State’s new Secretary of Education may not have schools’ best interest in mind

By Kim Kile

If you’re like me, you are still processing the recent election and what the results mean for you, both personally and professionally. I have been watching our new president’s cabinet appointees with interest, especially the new secretary of education, since that position has the most impact on my professional life. I have to admit, however, that I am not initially impressed with his selection.

Betsy DeVos may be a wonderful person, but when it comes to her leading our country’s educational system, I have my doubts about her ability to comprehend the ins-and-outs of our country’s public school system. It is no secret that she hasn’t earned a degree in any type of educational field and that most of her efforts have been centered on a private school voucher system. She has a passion for privatizing education and creating charter schools, and is a proponent of moving federal dollars away from public schools to support her preference of private and parochial education.

I recently read an article in The Washington Post that described two possible scenarios with the Department of Education under her leadership. Neither option is particularly appealing to those of us who work in public schools. Both of them start with her desire to make good on President-elect Trump’s campaign promise of moving $20 billion in federal funds used historically for public schools to block grants the states would use for vouchers. Some are speculating the money may even come from the current Title I fund, which is used to support our neediest children and their educational pursuits. If this change in funding is allowed by Congress, the article suggested she would then begin bypassing the public-school system in other ways, too.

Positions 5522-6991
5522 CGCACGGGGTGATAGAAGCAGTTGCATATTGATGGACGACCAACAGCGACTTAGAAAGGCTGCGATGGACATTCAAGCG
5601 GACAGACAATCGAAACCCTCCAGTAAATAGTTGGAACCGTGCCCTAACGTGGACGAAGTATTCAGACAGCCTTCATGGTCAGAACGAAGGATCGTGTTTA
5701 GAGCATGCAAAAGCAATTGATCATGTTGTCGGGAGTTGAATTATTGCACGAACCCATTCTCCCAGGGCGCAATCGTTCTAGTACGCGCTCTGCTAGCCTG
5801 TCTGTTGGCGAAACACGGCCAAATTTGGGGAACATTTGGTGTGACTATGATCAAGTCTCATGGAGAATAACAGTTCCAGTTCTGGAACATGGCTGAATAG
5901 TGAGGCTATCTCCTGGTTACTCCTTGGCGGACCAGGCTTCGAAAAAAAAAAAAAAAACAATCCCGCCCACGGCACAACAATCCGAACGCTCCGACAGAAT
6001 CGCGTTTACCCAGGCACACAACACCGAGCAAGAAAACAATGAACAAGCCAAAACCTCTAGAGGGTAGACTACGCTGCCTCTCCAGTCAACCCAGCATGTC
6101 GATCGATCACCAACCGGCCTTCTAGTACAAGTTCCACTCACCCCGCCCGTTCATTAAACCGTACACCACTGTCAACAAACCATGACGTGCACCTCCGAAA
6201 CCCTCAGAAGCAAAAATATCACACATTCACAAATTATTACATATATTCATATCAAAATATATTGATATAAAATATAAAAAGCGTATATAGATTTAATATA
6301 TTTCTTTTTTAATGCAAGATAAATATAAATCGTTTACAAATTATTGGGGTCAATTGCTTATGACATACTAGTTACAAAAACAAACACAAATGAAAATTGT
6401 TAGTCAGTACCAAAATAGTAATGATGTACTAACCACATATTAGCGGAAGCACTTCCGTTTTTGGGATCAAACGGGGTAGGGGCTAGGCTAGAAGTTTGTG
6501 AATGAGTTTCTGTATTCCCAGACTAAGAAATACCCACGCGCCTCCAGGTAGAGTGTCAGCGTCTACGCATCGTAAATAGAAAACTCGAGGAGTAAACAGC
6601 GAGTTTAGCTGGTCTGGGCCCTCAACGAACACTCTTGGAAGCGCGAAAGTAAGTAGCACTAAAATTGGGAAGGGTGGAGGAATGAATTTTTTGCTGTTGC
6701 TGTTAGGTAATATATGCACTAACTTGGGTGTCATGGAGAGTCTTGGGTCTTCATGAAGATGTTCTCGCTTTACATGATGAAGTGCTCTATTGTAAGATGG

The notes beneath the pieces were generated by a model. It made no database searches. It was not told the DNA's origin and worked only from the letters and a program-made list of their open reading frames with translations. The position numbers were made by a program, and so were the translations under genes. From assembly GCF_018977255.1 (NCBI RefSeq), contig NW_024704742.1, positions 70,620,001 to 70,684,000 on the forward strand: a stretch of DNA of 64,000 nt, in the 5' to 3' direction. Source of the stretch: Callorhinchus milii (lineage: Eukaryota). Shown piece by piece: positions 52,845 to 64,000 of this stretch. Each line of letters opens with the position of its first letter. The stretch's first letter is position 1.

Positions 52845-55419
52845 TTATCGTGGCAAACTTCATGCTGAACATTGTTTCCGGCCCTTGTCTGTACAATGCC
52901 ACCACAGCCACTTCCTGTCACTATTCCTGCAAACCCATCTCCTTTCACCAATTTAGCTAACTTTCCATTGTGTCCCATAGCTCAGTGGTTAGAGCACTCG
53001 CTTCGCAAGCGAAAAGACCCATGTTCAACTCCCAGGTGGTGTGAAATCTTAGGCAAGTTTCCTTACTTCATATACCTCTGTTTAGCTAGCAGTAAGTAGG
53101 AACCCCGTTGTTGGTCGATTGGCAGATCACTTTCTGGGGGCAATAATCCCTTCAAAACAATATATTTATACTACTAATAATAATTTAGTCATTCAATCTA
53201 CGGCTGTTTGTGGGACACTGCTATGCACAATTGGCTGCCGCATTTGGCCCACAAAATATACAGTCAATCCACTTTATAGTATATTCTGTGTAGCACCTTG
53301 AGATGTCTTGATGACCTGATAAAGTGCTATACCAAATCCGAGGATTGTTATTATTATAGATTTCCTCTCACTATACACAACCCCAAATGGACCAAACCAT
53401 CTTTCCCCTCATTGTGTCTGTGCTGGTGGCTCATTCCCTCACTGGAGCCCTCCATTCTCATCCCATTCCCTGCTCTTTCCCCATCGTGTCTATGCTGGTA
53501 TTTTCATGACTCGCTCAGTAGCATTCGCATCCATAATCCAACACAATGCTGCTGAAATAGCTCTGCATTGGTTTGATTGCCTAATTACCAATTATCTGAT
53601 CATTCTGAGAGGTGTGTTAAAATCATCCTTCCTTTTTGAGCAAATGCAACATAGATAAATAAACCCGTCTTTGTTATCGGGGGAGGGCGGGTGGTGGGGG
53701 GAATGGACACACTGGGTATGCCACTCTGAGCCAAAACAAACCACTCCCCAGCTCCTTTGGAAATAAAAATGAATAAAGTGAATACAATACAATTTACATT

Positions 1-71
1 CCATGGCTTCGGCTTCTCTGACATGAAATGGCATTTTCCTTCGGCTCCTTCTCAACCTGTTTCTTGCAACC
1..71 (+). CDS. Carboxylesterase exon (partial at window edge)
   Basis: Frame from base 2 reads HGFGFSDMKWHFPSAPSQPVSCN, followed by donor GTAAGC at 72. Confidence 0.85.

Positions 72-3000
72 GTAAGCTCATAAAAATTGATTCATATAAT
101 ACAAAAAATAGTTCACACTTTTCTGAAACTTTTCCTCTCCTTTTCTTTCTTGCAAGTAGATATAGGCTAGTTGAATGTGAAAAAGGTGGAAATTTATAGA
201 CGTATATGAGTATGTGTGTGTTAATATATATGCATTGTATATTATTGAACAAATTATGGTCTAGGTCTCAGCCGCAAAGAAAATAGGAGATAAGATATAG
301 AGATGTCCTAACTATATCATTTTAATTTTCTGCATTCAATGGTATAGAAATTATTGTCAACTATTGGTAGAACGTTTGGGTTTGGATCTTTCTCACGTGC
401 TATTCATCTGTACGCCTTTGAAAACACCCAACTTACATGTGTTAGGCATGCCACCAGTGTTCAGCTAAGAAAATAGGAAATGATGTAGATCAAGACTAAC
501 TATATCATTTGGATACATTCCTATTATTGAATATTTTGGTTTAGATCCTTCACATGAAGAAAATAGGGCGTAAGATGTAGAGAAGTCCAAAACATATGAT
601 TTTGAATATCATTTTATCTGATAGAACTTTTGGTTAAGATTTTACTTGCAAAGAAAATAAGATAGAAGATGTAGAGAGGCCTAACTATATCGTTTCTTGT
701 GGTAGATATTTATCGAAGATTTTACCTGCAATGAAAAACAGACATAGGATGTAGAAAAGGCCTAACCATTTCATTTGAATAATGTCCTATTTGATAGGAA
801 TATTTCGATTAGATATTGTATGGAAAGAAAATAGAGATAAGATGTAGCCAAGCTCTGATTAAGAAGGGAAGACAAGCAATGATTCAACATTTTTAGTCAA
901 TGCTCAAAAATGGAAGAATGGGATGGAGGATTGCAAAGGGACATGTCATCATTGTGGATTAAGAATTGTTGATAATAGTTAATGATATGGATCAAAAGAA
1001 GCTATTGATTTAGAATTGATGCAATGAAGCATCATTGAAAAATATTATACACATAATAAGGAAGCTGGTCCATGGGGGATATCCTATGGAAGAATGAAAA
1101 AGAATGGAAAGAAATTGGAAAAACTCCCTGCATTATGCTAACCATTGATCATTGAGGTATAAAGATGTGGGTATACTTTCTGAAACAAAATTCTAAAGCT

The scenarios vary from that point forward, depending on whether or not DeVos receives carte blanche from Congress to make all of the changes education experts are speculating she would like to make. Regardless, public schools and the students they serve can expect to be an afterthought during her administration. And, of all of the things that worry me about her appointment, hurting our public-school students concerns me the most.

In all honesty, teachers and education professionals are used to an ever-changing educational landscape. In Indiana alone, we have changed state proficiency exams and school grade rubrics more times than we can count, moved to a school-choice system and created a merit-pay-for-teachers program in just the last few years. Adults who work in education have gotten used to rolling with the punches. Changes that affect the students, however, are harder to stomach. A year in the life of a student is an eternity, and changing the rules mid-way through a school career could have devastating results, especially if funding is shifted away from the system that serves a majority of America’s students.

I’m an optimistic person by nature, and I am certainly willing to embrace changes as long as they are made in the best interest of our children. I am concerned, however, that the only winners under DeVos will be those who can create the latest and greatest charter school at the expense of our public school corporations.

Kim Kile is the director of school counseling at Greenfield-Central High School. She can be reached at kimskile@gmail.com.